Many factors determine the severity of a weapons possession charge. A conviction on a first-degree offense will result in a class B felony on a person’s record. Charges in this category arise when someone has a weapon with an explosive substance, according to Penal Code section 265.03. Additionally, the charge requires that the person has an intent to use the weapon in an unlawful manner against people or property. Possession of 10 or more firearms could also bring a first-degree charge.
Fourth-degree weapons possessions charges have a more far-ranging definition. Although firearms are included in the category, many other types of weapons qualify for fourth-degree charges. Examples of other weapons include switchblade knives, cane swords, electronic stun guns, daggers and slingshots. Furthermore, Penal Code section 265.01 adds the statement “any other dangerous or deadly instrument or weapon.” Once again, the intent to use any of these weapons in an unlawful manner needs to be shown in order to support the charge.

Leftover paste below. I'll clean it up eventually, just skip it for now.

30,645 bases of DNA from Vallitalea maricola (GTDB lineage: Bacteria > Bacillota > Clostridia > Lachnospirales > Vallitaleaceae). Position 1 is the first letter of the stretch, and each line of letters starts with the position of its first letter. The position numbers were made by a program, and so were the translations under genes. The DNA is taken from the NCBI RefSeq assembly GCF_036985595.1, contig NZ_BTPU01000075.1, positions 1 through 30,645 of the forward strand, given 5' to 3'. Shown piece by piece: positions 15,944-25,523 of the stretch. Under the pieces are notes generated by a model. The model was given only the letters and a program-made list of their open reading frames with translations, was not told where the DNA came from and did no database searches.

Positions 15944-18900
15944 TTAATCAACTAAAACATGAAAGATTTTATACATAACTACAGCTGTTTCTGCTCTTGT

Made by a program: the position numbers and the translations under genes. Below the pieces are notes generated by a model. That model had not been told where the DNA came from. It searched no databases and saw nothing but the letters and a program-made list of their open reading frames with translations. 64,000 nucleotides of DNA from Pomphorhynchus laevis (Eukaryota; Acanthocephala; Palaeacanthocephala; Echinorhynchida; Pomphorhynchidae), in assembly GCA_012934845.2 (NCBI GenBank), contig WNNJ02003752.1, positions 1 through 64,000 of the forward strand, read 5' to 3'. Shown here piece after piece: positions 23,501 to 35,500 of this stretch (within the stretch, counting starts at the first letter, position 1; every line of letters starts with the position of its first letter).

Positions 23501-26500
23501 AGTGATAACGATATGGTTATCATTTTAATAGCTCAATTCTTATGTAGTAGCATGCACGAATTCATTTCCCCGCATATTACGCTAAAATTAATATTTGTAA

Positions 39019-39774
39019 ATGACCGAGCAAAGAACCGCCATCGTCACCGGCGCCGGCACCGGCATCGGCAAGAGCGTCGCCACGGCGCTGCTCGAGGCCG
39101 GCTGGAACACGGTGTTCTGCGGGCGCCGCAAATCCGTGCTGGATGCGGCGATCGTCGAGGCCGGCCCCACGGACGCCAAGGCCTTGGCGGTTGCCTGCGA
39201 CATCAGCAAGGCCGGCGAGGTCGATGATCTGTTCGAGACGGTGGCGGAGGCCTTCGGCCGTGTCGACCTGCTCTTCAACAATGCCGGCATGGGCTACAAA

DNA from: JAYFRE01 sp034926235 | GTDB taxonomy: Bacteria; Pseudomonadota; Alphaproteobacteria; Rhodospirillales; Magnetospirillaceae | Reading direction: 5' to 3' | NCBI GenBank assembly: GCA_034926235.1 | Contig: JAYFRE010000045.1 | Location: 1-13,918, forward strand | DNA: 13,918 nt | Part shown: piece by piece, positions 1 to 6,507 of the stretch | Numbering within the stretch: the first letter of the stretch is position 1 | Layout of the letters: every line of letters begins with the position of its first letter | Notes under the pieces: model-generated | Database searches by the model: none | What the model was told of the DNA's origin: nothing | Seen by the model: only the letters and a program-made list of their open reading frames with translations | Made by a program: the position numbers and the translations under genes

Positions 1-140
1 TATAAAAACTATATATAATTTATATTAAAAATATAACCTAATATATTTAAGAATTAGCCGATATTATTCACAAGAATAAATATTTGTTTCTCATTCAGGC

Other situations in which a fourth-degree charge could be justified, even without any specific intent, are when a person has the weapon on the grounds of an educational institution or the person is already a convicted felon. Someone who is not a citizen of the United States could also receive this charge. A conviction of fourth-degree weapons possession would be considered a class A misdemeanor.
Those who have been issued weapons charges may want to speak with a criminal defense attorney to determine how best to combat them. At the outset, the attorney might examine the evidence to see if it is sufficient to meet the requirements of the specific charges. The attorney may in some cases consider the possibility of entering into an agreement with the prosecutor that would involve a plea of guilty to a lesser charge in exchange for a reduced penalty being imposed.